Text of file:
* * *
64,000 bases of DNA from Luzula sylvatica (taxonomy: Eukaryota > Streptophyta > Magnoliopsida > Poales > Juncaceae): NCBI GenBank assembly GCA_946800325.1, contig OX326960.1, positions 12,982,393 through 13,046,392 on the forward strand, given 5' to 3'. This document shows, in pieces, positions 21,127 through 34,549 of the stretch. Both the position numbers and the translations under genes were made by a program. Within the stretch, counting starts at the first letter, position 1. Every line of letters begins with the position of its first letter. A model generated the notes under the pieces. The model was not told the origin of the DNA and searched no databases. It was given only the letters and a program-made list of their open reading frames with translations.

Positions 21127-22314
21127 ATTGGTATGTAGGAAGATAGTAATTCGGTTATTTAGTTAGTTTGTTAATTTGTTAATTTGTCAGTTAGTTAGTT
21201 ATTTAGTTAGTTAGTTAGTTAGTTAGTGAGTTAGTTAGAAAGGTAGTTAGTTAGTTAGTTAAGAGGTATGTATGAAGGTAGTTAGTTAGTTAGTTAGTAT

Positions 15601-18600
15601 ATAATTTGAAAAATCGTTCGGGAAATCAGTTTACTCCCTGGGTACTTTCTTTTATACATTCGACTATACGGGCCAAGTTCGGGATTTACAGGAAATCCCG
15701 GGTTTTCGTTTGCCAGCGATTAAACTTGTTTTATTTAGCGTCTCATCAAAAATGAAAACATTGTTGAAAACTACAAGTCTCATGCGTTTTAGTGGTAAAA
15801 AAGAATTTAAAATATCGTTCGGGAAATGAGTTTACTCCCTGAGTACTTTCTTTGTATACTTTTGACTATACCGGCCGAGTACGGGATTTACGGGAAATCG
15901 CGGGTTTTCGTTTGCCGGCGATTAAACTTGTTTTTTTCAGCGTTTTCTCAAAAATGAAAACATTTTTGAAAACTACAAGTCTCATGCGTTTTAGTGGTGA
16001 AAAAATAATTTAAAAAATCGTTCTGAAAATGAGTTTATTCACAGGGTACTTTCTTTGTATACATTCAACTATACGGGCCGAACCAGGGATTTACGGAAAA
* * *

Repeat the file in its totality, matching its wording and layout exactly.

64,000 bases of DNA from Luzula sylvatica (taxonomy: Eukaryota > Streptophyta > Magnoliopsida > Poales > Juncaceae): NCBI GenBank assembly GCA_946800325.1, contig OX326960.1, positions 12,982,393 through 13,046,392 on the forward strand, given 5' to 3'. This document shows, in pieces, positions 21,127 through 34,549 of the stretch. Both the position numbers and the translations under genes were made by a program. Within the stretch, counting starts at the first letter, position 1. Every line of letters begins with the position of its first letter. A model generated the notes under the pieces. The model was not told the origin of the DNA and searched no databases. It was given only the letters and a program-made list of their open reading frames with translations.

Positions 21127-22314
21127 ATTGGTATGTAGGAAGATAGTAATTCGGTTATTTAGTTAGTTTGTTAATTTGTTAATTTGTCAGTTAGTTAGTT
21201 ATTTAGTTAGTTAGTTAGTTAGTTAGTGAGTTAGTTAGAAAGGTAGTTAGTTAGTTAGTTAAGAGGTATGTATGAAGGTAGTTAGTTAGTTAGTTAGTAT

Positions 15601-18600
15601 ATAATTTGAAAAATCGTTCGGGAAATCAGTTTACTCCCTGGGTACTTTCTTTTATACATTCGACTATACGGGCCAAGTTCGGGATTTACAGGAAATCCCG
15701 GGTTTTCGTTTGCCAGCGATTAAACTTGTTTTATTTAGCGTCTCATCAAAAATGAAAACATTGTTGAAAACTACAAGTCTCATGCGTTTTAGTGGTAAAA
15801 AAGAATTTAAAATATCGTTCGGGAAATGAGTTTACTCCCTGAGTACTTTCTTTGTATACTTTTGACTATACCGGCCGAGTACGGGATTTACGGGAAATCG
15901 CGGGTTTTCGTTTGCCGGCGATTAAACTTGTTTTTTTCAGCGTTTTCTCAAAAATGAAAACATTTTTGAAAACTACAAGTCTCATGCGTTTTAGTGGTGA
16001 AAAAATAATTTAAAAAATCGTTCTGAAAATGAGTTTATTCACAGGGTACTTTCTTTGTATACATTCAACTATACGGGCCGAACCAGGGATTTACGGAAAA